Stories / May 2019

HOW SELF-WINDING WATCHES WORK

The self-winding watch is the epitome of sustainable: renewable energy on tap (so long as you move your ass). Here’s how the magic happens…

The basic concept of an automatic watch movement is quite simply explained. When the wearer moves their arm, a rotor is spurred into motion, sending kinetic energy via a series of gears to the mainspring (a spring that, when tightly coiled by winding, then gradually unwinds, powering the watch’s movement). It’s a neat example of ‘clean energy’, harnessing the wearer’s motions and turning them into power. If only every machine could be fuelled so sustainably…

Most experts agree that the earliest authentic automatic movements were housed in pocket watches created by 18th-century watchmaker Abraham-Louis Perrelet of Le Locle, Switzerland. In 1777, Perrelet designed and built a self-winding mechanism for pocket watches using a pedometer-like oscillating weight, moving up and down. Many other leading watchmakers of the day, including another Abraham-Louis (the legendary Monsieur Breguet), worked on solutions for converting motion to stored energy in a watch, but their complexity made them difficult and expensive to produce, and it wasn’t until the early 20th century that automatic movements began to grow in popularity.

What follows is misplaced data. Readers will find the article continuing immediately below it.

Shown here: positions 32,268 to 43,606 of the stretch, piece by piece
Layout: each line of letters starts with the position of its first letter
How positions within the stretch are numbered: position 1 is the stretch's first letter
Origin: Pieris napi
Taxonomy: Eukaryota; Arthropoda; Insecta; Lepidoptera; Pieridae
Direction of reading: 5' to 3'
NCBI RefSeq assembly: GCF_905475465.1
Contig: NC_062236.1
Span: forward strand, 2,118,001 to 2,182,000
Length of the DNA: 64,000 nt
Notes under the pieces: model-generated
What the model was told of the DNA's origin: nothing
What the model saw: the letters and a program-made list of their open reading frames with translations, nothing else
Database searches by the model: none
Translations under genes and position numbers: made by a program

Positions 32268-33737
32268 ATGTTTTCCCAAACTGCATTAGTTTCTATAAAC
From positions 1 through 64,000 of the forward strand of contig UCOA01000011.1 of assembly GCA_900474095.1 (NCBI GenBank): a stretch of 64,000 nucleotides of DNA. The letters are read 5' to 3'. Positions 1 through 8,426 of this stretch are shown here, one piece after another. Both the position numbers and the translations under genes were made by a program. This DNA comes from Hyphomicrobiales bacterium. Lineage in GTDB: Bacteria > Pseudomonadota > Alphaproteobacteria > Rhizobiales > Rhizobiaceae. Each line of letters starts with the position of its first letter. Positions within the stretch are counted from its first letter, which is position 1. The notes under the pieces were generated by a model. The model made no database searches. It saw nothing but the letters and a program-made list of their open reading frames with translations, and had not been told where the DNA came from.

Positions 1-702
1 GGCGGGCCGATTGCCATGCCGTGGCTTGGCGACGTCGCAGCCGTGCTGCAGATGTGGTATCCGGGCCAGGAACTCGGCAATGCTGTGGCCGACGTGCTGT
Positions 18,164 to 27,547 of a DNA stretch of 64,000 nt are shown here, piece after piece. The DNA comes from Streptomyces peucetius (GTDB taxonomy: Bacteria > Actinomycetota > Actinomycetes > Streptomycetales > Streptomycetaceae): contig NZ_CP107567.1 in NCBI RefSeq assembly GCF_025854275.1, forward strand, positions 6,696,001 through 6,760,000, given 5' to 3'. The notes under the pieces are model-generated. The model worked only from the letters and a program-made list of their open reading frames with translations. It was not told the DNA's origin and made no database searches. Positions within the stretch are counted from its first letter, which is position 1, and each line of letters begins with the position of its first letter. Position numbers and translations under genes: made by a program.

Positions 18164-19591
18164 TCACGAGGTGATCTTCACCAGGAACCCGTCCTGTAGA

Among the earliest commercially successful self-winding watches were those produced by English watchmaker John Harwood in the 1920s. Harwood patented a bumper rotor system, using a pivoting weight which swung in a back-and-forth motion as the wearer moved, rotating through part of a circle (roughly 180-200°), causing the mainspring to coil. This variant of self-winding mechanism enjoyed just a few decades’ popularity and was used in many early-model mid-century Omega Seamasters.

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